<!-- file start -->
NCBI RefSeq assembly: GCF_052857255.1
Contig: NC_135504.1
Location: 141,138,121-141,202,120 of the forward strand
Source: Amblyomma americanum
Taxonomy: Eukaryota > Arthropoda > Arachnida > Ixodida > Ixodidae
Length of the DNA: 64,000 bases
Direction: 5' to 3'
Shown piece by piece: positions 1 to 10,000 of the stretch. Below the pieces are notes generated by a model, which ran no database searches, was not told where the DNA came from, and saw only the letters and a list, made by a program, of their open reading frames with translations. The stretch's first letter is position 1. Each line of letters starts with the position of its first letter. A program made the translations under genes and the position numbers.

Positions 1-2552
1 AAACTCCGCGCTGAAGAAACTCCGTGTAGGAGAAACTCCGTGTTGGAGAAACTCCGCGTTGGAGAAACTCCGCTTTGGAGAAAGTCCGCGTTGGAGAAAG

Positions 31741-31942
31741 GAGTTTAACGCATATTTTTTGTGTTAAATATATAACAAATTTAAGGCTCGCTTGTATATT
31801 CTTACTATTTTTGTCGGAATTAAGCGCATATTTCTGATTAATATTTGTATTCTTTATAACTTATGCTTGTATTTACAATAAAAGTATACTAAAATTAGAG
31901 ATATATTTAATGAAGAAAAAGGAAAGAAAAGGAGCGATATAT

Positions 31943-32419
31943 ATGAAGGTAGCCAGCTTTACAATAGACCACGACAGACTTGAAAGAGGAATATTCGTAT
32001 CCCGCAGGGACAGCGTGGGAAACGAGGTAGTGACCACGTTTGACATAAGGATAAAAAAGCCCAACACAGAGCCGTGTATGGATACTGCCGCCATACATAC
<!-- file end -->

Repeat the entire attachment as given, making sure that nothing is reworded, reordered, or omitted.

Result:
NCBI RefSeq assembly: GCF_052857255.1
Contig: NC_135504.1
Location: 141,138,121-141,202,120 of the forward strand
Source: Amblyomma americanum
Taxonomy: Eukaryota > Arthropoda > Arachnida > Ixodida > Ixodidae
Length of the DNA: 64,000 bases
Direction: 5' to 3'
Shown piece by piece: positions 1 to 10,000 of the stretch. Below the pieces are notes generated by a model, which ran no database searches, was not told where the DNA came from, and saw only the letters and a list, made by a program, of their open reading frames with translations. The stretch's first letter is position 1. Each line of letters starts with the position of its first letter. A program made the translations under genes and the position numbers.

Positions 1-2552
1 AAACTCCGCGCTGAAGAAACTCCGTGTAGGAGAAACTCCGTGTTGGAGAAACTCCGCGTTGGAGAAACTCCGCTTTGGAGAAAGTCCGCGTTGGAGAAAG

Positions 31741-31942
31741 GAGTTTAACGCATATTTTTTGTGTTAAATATATAACAAATTTAAGGCTCGCTTGTATATT
31801 CTTACTATTTTTGTCGGAATTAAGCGCATATTTCTGATTAATATTTGTATTCTTTATAACTTATGCTTGTATTTACAATAAAAGTATACTAAAATTAGAG
31901 ATATATTTAATGAAGAAAAAGGAAAGAAAAGGAGCGATATAT

Positions 31943-32419
31943 ATGAAGGTAGCCAGCTTTACAATAGACCACGACAGACTTGAAAGAGGAATATTCGTAT
32001 CCCGCAGGGACAGCGTGGGAAACGAGGTAGTGACCACGTTTGACATAAGGATAAAAAAGCCCAACACAGAGCCGTGTATGGATACTGCCGCCATACATAC